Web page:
AMR leads to enormous financial losses associated with high morbidity, mortality, man-days lost, hospital length of stay (LOS), direct health-care costs, and the social costs of infection (8). About 700,000 deaths per year were attributed to AMR alone, which is more than the toll caused by malaria, acquired immunodeficiency syndrome (AIDS), and tuberculosis (9). The World Health Organization (WHO) identified eight pathogens relevant to AMR, including five bacteria (Klebsiella pneumoniae, Escherichia coli, Staphylococcus aureus, Neisseria gonorrhoeae, and Mycobacterium tuberculosis) (10). Among them, third-generation cephalosporin-resistant and carbapenem-resistant Enterobacteriaceae (CRE, e.g., Escherichia coli and Klebsiella pneumoniae) alone were reported to cause 6.4 million bloodstream infections and 50.1 million serious infections worldwide in a year (11). A recent estimate suggested 33,000 annual deaths due to AMR in the European Union and European Economic Area (12). Additional treatment costs and losses due to methicillin-resistant Staphylococcus aureus (MRSA) and third-generation cephalosporin-resistant and ESBL-producing Enterobacteriaceae ranged between 1,732 and 9,726 USD and 2.54–6.8 days per case, respectively (8). For the United States alone, average national health care expenditure was estimated at around 2.2 billion USD due to AMR (13).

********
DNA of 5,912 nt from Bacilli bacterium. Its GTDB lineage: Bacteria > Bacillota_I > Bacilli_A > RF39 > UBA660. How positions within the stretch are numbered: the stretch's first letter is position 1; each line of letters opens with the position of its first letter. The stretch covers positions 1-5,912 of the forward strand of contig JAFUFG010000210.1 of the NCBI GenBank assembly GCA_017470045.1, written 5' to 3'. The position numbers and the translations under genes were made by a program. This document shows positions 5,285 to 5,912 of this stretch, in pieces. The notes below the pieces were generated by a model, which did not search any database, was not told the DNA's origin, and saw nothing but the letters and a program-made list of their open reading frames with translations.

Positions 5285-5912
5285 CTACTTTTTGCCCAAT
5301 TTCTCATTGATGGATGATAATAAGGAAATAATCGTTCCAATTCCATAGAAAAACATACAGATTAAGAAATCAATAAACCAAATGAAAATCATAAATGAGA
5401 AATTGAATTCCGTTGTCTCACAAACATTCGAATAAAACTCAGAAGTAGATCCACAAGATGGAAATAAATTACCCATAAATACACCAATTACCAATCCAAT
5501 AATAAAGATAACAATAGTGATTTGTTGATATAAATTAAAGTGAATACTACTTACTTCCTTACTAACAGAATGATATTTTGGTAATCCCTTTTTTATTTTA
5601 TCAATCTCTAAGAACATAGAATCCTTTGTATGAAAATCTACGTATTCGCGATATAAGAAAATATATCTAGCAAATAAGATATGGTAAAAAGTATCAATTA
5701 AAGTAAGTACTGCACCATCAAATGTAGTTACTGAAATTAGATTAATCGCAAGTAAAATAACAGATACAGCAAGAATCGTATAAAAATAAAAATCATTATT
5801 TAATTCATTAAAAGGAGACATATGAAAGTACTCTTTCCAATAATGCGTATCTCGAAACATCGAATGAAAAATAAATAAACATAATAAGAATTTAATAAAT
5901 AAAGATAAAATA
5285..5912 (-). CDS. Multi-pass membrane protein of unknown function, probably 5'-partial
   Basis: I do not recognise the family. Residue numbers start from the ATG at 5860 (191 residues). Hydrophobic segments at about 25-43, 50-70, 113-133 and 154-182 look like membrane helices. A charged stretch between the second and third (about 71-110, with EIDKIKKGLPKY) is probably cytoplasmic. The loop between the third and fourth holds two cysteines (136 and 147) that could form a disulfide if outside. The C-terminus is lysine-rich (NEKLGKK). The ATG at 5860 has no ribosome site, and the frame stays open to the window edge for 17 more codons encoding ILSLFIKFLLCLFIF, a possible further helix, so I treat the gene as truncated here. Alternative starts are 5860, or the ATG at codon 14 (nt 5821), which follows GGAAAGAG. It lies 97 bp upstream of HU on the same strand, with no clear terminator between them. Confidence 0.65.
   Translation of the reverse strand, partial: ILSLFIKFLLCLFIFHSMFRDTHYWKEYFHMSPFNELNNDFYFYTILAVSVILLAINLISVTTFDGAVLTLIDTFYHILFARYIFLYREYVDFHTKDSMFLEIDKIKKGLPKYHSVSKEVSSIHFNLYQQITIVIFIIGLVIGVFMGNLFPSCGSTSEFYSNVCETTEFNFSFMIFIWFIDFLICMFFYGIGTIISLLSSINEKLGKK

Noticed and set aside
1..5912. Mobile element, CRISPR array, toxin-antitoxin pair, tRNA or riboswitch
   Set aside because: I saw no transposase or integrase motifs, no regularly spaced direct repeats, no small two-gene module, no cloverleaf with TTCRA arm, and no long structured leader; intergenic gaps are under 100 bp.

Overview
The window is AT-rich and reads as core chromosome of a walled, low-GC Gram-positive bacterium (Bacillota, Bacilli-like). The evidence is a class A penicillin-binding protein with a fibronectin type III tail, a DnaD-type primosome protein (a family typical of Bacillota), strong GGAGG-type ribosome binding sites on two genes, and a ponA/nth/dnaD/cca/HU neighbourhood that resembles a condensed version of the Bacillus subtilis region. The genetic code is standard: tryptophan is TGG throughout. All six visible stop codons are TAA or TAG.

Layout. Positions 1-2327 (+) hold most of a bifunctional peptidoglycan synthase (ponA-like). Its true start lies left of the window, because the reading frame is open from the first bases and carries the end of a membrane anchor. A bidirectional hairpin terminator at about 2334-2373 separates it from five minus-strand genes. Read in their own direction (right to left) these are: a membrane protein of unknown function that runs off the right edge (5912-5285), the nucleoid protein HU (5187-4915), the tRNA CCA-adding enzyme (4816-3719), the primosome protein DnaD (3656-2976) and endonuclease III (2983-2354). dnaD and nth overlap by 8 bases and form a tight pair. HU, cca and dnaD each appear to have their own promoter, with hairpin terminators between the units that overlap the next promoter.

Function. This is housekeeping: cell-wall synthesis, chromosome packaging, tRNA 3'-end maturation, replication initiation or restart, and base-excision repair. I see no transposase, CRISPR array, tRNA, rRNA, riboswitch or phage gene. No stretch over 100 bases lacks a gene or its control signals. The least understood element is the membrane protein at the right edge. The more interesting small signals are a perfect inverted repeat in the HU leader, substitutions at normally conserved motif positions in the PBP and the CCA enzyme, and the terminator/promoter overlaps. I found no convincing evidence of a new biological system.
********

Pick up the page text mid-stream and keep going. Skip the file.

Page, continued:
Addressing AMR in developing countries was considered crucial by the United Nations to achieve sustainable development goals (SDGs) associated with poverty and hunger alleviation and the improvement of health and economic growth (14). In LMICs, the current rate of AMR-related infections is high and is projected to grow more rapidly than in developed countries. A substantial portion (40–60%) of human bacterial infections in Brazil, the Russian Federation, and India is associated with resistant bugs in comparison to developed countries (17%) (15). In LMICs, the direct and prominent effects of AMR include increased mortality, in addition to higher morbidity and economic losses (16). The recent projection about the financial vulnerability of LMICs revealed that an additional 19 million people are going to fall into great poverty by 2030 due to AMR producing direct impacts on labor productivity (neat GDP produced by 1 h of labor) and increased health care costs (17). A considerable loss in GDP is also projected in low-income countries due to AMR by the year 2050, which is further going to be reduced due to economic slowdown in a post-COVID scenario (18).